7357 This is upon the testimony of Albert of Aachen and Guibert. See Röhricht, Erster Kreuzzug, 240 sq., and references there given.

8358 Mannheimer, Die Judenverfolgungen in Speier, Worms und Mainz im Jahre 1096, während des ersten Kreuzzuges, Darmstadt, 1877. Hagenmeyer, p. 139, clears Peter of Amiens of the shameful glory of initiating this racial massacre, and properly claims it for count Emich and his mob. See also Röhricht, Gesch. d. ersten Kreuzzuges, 41-46.

9359 Albert of Aachen, II. 18.

0360 Gibbon calls him "a respectable prelate alike qualified for this world and the next."

1361 Bouillon, not to be confounded with Boulogne-sur-mer, on the English Channel, is a town in Belgian Luxemburg, and was formerly the capital of the lordship of Bouillon, which Godfrey mortgaged to the bishop of Liège in 1095. It has belonged to Belgium since 1831.

2362 Gibbon: "In the accomplished character of Tancred we discover all the virtues of a perfect knight, the true spirit of chivalry, which inspired the generous sentiments and social offices of man far better than the base philosophy, or the baser religion, of the time."

363 Fulcher, I. 13, Rec., III. 336.

4364 Raymund of Agiles says Alexius treated the crusading army in such wise that so "long as ever he lives, the people will curse him and call him a traitor."

5365 The contemporary authorities represent the reprimand as given to Carpentarius. As Hagenmeyer suggests, Peter was included and Carpentarius’name alone mentioned because he was of royal blood.

6366 Among those who helped to dig for the weapon was Raymund of Agiles. Its authenticity was a matter of dispute, Adhemar being one of those who doubted. Barthelemy went through the ordeal of fire to prove the truth of his statements, but died in consequence of the injuries he suffered.

7367 According to Robert the Monk, IV., Rec., III. 824, a heavenly sign was granted on the eve of the final attack, a flame burning in the western sky, ignis de coelo veniens ab occidente. One of the interesting remains of the crusadal period are two letters written by Stephen, count of Chartres, to his wife Adele, the one before Nicaea and the other during the siege of Antioch. They are given in Hagenmeyer, Epistulae, pp. 138, 149.

8368 The figures are differently given. See Sybel, 412, and Röhricht, Gesch. des ersten Kreuzzuges, 183. William of Tyre gives the number as twenty-one thousand, and the army defending Jerusalem as forty thousand.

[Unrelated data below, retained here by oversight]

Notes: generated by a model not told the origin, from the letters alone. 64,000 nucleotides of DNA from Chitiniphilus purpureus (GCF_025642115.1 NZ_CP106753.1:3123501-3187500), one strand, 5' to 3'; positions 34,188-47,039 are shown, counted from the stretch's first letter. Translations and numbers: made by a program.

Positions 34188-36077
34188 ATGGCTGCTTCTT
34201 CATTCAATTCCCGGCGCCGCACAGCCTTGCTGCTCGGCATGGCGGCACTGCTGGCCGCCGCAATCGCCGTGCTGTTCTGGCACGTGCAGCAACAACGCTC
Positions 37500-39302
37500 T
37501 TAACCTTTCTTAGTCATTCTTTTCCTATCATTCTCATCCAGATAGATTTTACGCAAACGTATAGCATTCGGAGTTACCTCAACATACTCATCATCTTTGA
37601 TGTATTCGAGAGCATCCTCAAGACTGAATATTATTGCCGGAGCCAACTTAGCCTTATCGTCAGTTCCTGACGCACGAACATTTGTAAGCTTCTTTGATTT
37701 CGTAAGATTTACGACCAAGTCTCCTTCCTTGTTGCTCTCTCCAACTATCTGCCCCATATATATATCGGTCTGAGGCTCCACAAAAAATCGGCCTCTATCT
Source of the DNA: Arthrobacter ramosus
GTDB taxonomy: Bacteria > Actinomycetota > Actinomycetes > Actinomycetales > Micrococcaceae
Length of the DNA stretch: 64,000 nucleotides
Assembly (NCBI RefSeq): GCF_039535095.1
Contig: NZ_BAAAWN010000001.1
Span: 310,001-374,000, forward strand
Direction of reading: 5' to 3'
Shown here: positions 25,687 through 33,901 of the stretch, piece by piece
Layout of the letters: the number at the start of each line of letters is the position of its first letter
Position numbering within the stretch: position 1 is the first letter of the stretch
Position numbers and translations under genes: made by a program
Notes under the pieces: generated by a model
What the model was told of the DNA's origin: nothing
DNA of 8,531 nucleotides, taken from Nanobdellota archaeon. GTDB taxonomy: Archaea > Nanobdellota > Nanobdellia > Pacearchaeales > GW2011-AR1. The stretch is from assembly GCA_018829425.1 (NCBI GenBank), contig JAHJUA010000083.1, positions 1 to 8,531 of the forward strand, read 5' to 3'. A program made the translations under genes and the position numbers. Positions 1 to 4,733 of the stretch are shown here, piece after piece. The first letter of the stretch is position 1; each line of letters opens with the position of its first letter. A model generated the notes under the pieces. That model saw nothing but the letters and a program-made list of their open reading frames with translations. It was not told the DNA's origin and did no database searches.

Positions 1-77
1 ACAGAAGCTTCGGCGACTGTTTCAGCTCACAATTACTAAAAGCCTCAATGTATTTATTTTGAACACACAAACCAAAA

9369 Raymund of Agiles reports that the Crusaders forgot the exhortation of Peter Barthelemy to make the last part of the journey barefoot. "They remembered their weariness no more, and hastening their steps reached the walls amidst tears and praises."

0370 On this occasion Peter the Hermit and Arnulf, afterwards archbishop of Jerusalem, made addresses on the Mount of Olives to restore unity among the crusading leaders, especially Tancred and Raymund. Albert of Aachen, VI. 8, Rec., IV. 471, says, ad populos sermones ... plurimam discordiam quae inter Peregrinos de diversis causis excreverat exstinxerunt. Tancred had stirred up much jealousy by raising his banner over Bethlehem. Hagenmeyer, p. 259, accepts Albert’s account as genuine against Sybel.

1371 Miles splendidus et refulgens.

2372 Guibert, VII. 7, Rec., IV. 226; Robert the Monk, VII., Rec., III. 867.

373 So Raymund of Agiles, an eyewitness, usque ad genua et usque ad frenos equorum, XX., Rec, III. 300. This he calls "the righteous judgment of God."

4374 So the Gesta: tales occisiones de paganorum gente nullus unquam audivit nec vidit ... nemo scit numerum eorum nisi solus deus. The slain are variously estimated from forty thousand to one hundred thousand. Guibert, Gesta, VII. 7, Rec., IV. 227, further says that in the temple area there was such a sea of blood, sanguinis unda, as almost to submerge the pedestrian.

5375 IX., Rec., III. 869. Robert gives an awful picture of the streets filled with dismembered bodies and running with gore.

6376 William of Tyre is the earliest witness to this scene. Leaving out embellishments, it does not seem to be at all unnatural. Hagenmeyer, pp. 265-269, calls it the "sheer invention of William’s fancy."

7377 Sybel, Gesch. des ersten Kreuzzugs, p. ii.

8378 Hagenmeyer, Peter der Eremite, p. 102, says, Dem Papste allein ist der Ruhm zu erhalten den ihm der Einsiedler von Amiens bis auf unsere Tage zur grösseren Hälfte streitig gemacht hat. Also Sybel, p. 243.

9379 Report of the Am. Hist. Association, 1900, p. 504 sq. See also the very emphatic statements of G. L.. Burr in art. The year 1000 and the Antecedents of the Crusades in the "Am. Hist. Rev.," April, 1901, pp. 429-439, and Trans. and Reprints of the Univ. of Pa., 1894, pp. 19 sqq.

0380 The Speech of Urban II. etc., in "Am. Hist. Rev.," 1906, p. 232.

1381 He says he reports what he heard, ex auditu et relatione.